Standing tall in the center of a barrack-trench, high above the tench line where anyone could see for kilometers, stood a cactus of enormous size decorated with every kind of jewelry one could find. Rings, earrings, nose piercings, scale piercings—something common amongst the fran, and bracelets, necklaces, and on. The needles of the upside-down pyramid-shaped cactus stuck out perfectly perpendicular, and so the jewelry hung down like hanging lights from each needle.
Underneath the cactus were piles of journals, letters, wooden carvings, and scraps of clothes.
“For Eremas?” I said, walking towards the celebratory display.
“Yes. Home, gifts would be more. . . extravagant. But here, on the front, the men will give their last favorite thing to their fellow soldier. A prized diary, their favorite gloves. . . generosity at its finest. We were supposed to sing today. To celebrate.” He growled.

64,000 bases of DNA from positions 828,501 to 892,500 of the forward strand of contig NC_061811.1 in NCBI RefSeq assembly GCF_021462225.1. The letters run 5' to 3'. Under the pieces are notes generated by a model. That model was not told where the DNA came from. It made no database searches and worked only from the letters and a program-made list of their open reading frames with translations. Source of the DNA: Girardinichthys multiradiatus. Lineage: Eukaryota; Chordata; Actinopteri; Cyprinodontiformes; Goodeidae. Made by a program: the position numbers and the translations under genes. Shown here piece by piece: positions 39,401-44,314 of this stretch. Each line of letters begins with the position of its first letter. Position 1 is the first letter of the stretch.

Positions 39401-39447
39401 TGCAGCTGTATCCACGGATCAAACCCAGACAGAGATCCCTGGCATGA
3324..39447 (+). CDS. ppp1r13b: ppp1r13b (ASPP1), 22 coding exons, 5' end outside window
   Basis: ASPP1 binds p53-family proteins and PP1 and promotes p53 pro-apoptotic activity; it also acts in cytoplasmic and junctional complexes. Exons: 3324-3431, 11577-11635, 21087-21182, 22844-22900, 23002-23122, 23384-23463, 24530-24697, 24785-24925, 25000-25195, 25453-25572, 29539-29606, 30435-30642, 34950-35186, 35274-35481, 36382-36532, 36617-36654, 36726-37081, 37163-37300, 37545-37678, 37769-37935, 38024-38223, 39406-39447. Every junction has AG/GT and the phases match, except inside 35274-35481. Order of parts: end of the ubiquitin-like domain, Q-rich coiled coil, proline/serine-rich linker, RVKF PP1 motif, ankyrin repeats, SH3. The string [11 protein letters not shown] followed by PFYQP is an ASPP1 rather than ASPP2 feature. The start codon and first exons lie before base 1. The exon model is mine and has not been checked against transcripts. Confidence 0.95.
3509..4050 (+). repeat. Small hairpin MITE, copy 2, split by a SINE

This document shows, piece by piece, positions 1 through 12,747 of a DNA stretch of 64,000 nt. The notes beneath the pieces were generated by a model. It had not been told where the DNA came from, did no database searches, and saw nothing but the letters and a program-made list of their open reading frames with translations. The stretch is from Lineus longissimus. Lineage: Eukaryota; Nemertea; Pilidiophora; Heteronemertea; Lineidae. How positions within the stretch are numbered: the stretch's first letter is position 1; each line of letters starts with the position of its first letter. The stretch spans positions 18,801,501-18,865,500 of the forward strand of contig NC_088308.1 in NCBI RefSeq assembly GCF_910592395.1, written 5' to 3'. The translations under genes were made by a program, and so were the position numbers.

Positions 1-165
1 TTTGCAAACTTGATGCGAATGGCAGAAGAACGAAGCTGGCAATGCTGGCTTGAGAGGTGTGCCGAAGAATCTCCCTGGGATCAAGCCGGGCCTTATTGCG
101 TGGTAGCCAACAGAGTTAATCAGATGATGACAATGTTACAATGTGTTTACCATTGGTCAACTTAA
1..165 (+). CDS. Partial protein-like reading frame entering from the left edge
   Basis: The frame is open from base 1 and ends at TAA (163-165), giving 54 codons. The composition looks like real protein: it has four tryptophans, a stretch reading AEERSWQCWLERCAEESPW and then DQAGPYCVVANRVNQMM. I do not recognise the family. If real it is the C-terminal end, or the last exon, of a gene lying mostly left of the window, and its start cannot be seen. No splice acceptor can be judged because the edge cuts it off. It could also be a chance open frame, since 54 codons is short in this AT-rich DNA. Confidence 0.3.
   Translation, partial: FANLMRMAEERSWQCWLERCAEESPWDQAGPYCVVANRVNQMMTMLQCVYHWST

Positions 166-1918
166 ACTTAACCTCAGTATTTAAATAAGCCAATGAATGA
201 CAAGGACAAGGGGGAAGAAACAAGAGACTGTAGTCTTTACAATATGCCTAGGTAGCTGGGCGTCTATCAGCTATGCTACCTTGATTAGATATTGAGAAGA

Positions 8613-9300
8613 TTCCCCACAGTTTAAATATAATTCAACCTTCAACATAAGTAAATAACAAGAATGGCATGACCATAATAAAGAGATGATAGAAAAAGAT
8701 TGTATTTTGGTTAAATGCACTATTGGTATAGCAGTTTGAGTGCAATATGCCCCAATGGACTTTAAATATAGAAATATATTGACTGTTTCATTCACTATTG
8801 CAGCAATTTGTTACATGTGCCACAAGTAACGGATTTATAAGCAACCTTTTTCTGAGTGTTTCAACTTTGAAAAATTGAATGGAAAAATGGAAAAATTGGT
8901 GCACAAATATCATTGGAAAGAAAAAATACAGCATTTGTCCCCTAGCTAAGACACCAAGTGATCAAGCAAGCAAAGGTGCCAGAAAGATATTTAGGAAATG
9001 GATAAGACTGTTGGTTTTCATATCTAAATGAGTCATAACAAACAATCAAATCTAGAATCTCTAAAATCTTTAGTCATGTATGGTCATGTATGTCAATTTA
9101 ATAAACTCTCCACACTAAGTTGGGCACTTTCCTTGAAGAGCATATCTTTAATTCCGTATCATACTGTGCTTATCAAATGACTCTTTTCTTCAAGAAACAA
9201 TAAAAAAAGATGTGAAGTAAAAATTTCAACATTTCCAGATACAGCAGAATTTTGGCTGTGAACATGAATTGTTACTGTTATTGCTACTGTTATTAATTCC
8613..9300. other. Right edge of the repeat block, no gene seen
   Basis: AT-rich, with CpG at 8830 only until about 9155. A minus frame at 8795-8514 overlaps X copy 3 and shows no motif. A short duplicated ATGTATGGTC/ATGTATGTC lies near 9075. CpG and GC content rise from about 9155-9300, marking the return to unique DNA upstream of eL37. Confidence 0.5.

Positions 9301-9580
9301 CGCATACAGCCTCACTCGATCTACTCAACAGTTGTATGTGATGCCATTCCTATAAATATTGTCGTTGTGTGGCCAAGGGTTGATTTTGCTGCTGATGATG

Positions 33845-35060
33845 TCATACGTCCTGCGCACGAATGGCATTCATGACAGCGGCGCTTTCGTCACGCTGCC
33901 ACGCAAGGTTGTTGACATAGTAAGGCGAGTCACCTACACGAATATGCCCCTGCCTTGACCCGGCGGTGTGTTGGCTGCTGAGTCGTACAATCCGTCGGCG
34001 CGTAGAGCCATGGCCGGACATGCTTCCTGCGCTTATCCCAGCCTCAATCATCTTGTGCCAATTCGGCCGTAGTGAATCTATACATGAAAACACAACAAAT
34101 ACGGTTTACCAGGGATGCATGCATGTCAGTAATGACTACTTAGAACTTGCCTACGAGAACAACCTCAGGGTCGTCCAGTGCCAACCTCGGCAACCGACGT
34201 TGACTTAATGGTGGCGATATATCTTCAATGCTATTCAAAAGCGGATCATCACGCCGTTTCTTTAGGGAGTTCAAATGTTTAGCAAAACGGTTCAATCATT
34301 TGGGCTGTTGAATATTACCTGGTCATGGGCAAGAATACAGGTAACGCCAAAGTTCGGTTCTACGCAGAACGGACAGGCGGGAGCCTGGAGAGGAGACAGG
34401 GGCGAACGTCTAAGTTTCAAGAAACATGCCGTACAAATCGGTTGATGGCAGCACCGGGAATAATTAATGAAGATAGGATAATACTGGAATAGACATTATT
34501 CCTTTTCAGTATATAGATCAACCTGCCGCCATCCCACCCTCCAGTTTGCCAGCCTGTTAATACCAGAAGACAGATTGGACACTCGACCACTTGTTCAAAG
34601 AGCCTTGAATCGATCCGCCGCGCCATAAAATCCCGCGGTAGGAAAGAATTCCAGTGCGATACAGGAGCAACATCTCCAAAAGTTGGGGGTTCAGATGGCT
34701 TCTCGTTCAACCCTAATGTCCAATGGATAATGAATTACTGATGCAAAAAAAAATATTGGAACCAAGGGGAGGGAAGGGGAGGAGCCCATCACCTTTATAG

“They haven’t struck yet. That Goyath you mentioned hasn’t called. Perhaps they don’t want to do this, either.”
Loom glared, and he pulled a monocle from his coat. He handed the monocle to me, and said, “You say you have fought many monsters? That you have led wars? Look upon this fiend, Goyath, and tell me if he is the kind to pay reverence to tradition.”
In the lense I saw a vision of a wicked battlefield—a desert scarred by blood and feathers. Scaled corpses lined the ground, eardrums bouncing to the step of a titan behind them. A bird four meters tall thundered as he walked, with black feathers streaked with desert dust and the blood of his victims. A hundred meter-tall emus marched behind him. This creature commanded the very ground upon which he strode.
Several corpses dared to move. The lips of the dying fran called to a god in futile prayer. These blue fran trembled in the emu’s shadow, and the great beast drew his talons—forged of steel—and ripped their chests open. He feasted on their hearts.
“He was called another name, in a language unknown to us,” said Loom as the vision went on, “but he heard our soldiers praying to the god of tranquility, Goya. He heard their prayers to Goya so often that he himself adopted the name Goyath—as our armies believe that the emu killed Goya with his mere existence, and Goyath, the embodiment of war and hate, has taken his stead.”